Groups pull together for Bag-A-Thon

Groups pull together for Bag-A-Thon

Edward Jones offices, Girl Scouts, Cub Scouts, American Heritage Girls and many others work to collect food for food bank

Organizers of an annual food drive have set their loftiest goal yet - to collect 50,000 pounds of donated food in a single month.

The Bag-A-Thon, which benefits Tucson's Interfaith Community Services, is a collaboration of local Edward Jones financial advisers' offices.

On Saturday, Girl Scouts, Cub Scouts and American Heritage Girls from all over the city gathered at the Edward Jones office at 10355 N. La Cañada Drive in Oro Valley to drop off and sort food for the sixth annual Bag-A-Thon.

ICS maintains a pantry for the Community Food Bank of Southern Arizona to help meet the needs of hungry families in Pima County. Each year the Bag-A-Thon's food donation goal has increased in order to keep up with demand.

Bag-A-Thon founder and Edward Jones Financial Adviser Ken Blanchard said the event is a way of teaching the community to give back to those in need.

In its first year the Bag-A-Thon gathered 2,000 pounds of food. Now, a handful of years later, the efforts have skyrocketed.

It all began when Blanchard, whose office was used in Saturday's event, decided to donate canned goods to the food bank. He said a life-changing event inspired him to create the Bag-A-Thon.

"I showed up with my box of food to donate and at the same time a man approached to claim his food box," Blanchard said. "He came back two minutes later and returned the box."

Blanchard said the food bank representative asked the man why he was bringing back some of the food.

"The man said, 'My family and I live in a car, my wife and two kids.' And he said, 'I can't cook the pasta and I can't cook the rice. I didn't want it to go to waste so I wanted to give it back.' He said it wasn't fair for him to keep food that others could really use."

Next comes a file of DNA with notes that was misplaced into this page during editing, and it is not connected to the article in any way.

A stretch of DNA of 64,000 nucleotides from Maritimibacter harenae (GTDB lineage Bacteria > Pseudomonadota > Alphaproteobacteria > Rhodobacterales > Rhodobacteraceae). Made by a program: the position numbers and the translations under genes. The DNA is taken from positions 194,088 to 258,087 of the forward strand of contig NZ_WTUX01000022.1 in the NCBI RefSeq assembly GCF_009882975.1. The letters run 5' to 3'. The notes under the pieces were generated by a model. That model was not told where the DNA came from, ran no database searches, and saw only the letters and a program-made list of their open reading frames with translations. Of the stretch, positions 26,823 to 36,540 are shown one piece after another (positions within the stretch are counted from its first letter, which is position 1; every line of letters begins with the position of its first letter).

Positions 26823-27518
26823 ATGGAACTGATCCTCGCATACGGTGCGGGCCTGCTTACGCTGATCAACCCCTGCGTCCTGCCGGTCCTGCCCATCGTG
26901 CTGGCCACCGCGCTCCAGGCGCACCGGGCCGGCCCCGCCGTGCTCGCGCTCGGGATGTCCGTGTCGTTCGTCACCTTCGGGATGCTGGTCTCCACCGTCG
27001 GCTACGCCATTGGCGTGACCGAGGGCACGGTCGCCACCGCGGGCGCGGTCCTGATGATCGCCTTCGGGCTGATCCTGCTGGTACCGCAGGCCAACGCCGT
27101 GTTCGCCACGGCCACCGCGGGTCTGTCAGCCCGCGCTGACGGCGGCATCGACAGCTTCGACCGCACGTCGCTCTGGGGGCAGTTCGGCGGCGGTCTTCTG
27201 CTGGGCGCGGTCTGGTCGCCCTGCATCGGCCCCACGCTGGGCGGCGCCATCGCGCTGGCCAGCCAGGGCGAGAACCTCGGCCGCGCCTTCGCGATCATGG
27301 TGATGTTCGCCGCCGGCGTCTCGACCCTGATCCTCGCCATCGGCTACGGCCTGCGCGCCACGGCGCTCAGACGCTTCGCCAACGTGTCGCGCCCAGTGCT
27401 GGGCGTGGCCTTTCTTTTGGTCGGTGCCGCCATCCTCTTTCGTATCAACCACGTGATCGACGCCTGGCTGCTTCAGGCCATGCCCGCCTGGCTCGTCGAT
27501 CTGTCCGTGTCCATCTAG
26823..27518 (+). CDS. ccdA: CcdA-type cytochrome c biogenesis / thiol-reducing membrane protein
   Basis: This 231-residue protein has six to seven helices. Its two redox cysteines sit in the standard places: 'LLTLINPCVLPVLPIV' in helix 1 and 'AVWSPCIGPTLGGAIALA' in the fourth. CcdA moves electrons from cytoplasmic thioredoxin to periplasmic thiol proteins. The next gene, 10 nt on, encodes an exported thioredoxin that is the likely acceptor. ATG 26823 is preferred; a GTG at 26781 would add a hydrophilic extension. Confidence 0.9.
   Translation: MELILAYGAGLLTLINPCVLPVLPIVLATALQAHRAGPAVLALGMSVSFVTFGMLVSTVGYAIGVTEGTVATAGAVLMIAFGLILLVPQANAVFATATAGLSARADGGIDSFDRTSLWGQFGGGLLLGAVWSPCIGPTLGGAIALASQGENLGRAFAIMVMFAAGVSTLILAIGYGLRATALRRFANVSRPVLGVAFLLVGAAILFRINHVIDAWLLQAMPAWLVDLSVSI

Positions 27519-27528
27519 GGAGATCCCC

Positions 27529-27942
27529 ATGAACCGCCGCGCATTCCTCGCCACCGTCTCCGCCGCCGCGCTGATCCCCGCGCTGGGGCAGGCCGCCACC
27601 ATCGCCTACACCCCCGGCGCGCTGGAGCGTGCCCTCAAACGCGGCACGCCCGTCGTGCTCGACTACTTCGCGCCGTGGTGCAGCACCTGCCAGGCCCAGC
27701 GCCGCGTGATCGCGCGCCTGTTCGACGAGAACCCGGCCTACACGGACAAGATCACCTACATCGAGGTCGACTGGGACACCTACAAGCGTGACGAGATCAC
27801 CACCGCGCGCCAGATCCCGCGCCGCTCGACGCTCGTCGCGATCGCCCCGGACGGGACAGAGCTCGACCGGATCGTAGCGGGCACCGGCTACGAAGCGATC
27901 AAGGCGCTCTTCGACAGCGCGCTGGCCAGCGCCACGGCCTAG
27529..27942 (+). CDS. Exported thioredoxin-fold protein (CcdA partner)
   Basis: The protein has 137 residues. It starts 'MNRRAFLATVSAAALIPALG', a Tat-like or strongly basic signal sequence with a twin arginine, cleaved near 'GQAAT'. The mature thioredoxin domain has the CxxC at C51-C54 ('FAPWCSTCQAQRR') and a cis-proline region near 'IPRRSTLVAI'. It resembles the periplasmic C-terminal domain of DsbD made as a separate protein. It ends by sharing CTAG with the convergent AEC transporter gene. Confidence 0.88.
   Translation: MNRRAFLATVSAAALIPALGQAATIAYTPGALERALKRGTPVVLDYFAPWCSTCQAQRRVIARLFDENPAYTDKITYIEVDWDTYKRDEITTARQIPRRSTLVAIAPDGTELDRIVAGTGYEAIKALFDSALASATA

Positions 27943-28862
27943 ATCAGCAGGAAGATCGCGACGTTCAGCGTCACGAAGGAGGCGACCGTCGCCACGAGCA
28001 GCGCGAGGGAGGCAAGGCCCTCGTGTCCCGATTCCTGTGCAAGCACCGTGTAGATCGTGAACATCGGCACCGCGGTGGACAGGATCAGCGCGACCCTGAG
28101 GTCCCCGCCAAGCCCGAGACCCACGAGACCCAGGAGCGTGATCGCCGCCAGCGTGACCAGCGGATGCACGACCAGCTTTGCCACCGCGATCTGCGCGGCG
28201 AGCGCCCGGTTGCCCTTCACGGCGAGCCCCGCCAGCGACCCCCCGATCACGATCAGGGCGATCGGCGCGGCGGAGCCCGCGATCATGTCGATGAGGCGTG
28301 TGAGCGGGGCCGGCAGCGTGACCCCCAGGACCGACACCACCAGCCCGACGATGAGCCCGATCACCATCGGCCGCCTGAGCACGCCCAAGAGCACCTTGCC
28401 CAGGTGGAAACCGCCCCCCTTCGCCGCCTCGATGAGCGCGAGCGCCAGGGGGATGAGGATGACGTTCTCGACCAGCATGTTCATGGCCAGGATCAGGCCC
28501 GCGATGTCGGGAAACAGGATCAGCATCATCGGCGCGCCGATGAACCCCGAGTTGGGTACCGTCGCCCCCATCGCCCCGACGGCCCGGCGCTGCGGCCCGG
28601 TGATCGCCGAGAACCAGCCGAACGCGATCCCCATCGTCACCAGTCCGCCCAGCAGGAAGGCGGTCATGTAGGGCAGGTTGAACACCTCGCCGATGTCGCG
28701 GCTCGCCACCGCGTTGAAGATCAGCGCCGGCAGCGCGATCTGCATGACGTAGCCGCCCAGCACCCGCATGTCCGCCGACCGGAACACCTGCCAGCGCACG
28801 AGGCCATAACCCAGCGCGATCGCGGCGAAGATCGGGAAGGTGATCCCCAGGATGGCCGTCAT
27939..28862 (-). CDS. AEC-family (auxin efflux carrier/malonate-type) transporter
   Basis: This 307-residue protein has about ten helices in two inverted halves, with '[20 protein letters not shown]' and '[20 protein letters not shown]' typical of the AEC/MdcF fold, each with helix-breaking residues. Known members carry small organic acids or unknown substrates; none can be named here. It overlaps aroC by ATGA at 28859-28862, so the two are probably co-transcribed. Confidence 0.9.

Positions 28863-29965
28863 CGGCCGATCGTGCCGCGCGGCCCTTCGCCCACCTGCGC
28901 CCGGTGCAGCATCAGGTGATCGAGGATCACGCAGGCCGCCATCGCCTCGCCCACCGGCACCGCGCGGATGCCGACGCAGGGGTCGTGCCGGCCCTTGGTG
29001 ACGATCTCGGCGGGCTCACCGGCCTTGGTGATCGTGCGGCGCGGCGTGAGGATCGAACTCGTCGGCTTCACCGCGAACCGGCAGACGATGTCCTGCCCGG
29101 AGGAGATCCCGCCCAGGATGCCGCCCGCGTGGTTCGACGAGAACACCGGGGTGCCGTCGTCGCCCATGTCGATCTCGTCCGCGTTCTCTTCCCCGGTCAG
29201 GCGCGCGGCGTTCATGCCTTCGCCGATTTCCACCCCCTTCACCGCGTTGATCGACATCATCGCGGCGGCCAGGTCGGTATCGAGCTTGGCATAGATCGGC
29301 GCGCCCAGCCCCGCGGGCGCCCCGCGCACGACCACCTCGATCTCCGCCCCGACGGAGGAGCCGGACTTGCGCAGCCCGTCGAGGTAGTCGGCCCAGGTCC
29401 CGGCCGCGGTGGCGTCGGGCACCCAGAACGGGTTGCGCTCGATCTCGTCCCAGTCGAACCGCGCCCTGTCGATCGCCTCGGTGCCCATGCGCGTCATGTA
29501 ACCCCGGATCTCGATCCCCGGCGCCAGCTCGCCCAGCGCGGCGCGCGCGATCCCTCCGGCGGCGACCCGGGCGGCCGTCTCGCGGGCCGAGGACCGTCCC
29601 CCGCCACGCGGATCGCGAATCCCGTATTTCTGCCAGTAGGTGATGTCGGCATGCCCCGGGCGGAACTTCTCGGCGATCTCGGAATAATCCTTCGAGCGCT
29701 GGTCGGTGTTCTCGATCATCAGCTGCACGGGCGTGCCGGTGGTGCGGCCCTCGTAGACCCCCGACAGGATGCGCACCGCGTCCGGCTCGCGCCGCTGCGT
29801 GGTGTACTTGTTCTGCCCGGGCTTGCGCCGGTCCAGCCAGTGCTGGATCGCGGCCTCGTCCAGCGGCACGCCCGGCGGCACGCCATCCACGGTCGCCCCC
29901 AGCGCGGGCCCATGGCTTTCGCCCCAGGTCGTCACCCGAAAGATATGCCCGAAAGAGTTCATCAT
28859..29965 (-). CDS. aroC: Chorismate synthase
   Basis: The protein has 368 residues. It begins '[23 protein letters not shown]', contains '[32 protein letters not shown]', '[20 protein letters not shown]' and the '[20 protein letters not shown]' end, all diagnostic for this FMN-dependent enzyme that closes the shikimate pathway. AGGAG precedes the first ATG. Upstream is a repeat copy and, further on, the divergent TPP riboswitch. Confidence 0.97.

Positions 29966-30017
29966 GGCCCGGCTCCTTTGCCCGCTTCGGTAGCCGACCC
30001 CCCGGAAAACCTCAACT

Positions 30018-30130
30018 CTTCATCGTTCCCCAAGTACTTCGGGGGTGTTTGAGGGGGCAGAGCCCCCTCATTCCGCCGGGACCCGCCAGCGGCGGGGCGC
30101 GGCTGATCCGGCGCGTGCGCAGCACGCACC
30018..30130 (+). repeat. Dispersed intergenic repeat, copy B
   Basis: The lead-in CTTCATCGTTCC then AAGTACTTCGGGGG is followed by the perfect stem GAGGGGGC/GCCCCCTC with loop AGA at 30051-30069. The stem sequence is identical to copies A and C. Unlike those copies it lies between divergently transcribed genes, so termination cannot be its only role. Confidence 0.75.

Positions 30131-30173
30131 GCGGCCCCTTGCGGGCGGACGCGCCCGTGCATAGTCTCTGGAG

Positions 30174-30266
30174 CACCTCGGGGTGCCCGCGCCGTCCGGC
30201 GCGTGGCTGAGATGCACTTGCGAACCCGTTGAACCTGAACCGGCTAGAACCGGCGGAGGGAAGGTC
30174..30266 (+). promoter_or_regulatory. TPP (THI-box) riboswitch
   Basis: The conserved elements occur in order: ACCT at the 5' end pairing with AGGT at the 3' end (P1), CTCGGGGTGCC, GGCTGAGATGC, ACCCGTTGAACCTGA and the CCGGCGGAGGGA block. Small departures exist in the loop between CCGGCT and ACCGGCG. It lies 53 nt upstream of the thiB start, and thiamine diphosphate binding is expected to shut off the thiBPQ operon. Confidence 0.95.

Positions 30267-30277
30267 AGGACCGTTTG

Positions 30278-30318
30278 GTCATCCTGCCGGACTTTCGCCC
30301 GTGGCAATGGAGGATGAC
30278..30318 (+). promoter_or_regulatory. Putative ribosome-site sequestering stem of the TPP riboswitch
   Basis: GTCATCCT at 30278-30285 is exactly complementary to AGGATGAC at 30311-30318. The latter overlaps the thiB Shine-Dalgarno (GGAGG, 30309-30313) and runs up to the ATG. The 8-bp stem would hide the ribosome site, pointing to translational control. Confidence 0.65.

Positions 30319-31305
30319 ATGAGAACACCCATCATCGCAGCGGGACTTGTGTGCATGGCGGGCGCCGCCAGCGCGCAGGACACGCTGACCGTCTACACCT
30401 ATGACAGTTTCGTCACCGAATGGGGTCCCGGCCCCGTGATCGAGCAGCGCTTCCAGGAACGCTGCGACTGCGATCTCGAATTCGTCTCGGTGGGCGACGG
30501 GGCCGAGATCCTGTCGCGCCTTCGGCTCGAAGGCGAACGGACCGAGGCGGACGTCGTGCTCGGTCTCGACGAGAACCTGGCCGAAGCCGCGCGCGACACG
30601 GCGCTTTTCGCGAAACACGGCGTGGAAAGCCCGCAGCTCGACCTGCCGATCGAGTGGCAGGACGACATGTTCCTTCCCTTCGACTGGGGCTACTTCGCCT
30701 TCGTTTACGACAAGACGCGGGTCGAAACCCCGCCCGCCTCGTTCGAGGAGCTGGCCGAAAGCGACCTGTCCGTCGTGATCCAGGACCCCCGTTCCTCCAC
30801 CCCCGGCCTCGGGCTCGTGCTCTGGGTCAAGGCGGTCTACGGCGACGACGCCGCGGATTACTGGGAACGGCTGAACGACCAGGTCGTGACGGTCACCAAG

At that moment Blanchard decided he needed to do something more, and that if this man, who needed food, could give back, then so could he.

And he has: Since its inception in 2007, the Bag-A-Thon has collected 135,000 pounds of donations.

"This is one of the biggest events of the year and the food bank relies on these supplies to feed the families that come in," ICS Food Bank Coordinator Curt Balko said.

Food bank supplies are more meager than ever, Balko said. The Bag-A-Thon, which continues through Nov. 3, will be one of the main suppliers for food boxes come the holidays.

"This is critical for our supply. Our food bank is terribly low right now going into the holiday season," ICS Volunteer Resource Manager Sandi Brickley said.

ICS plans to distribute double the number of food packages in November and December and, for the first time ever, give out meat.

According to the Association of Arizona Food Banks, one in five households in the state struggles to obtain enough food.

"We will stop having these drives when people aren't going hungry in our city anymore," Blanchard said. "It's as simple as that. When people aren't waiting in line anymore, we'll stop."

At Saturday's event, the youth groups collected almost 5,000 pounds of food in just under three hours.

This is the first year that Girl Scout troops around the city have gotten collectively involved. The Girl Scouts of Southern Arizona is celebrating its 100th year anniversary and is commemorating that milestone by aiming to collect 100 pounds of food per troop for the drive.

Troops that participated will earn a patch for their efforts.

"This is an event where the girls can actually get involved and sort the food. It makes them feel like they're making a difference," Girl Scout Community Action Specialist Kristi Pallack said. "We wanted them to understand that there are kids in our city who are going to bed hungry. So this event means a lot to them."

Edward Jones offices Tucson-wide are collecting food all month, along with 20 different schools that are holding their own drives.

A list of drop-off locations is at icstucson.org online.

A collection drive and breakfast will conclude this year's Bag-A-Thon on Nov. 3 at Blanchard's Edward Jones office.

"It's just the right thing to do. We're not asking for a few people to do a lot, we're asking for a lot of people to do a little and every little bit makes a fabulous difference," Blanchard said.

How to help

• What: Bag-A-Thon Community Collection Event and Breakfast

• When: Drop off nonperishable food from 8 a.m. to noon Nov. 3 at Ken Blanchard's Edward Jones office at 10355 N. La Cañada Drive, Suite 181

• Other collection sites: A complete list of drop-off locations is at icstucson.org online

• Info: Call Interfaith Community Services, 297-6049

Emi Komiya is a University of Arizona student who is an apprentice at the Star. Contact her at starapprentice@azstarnet.com

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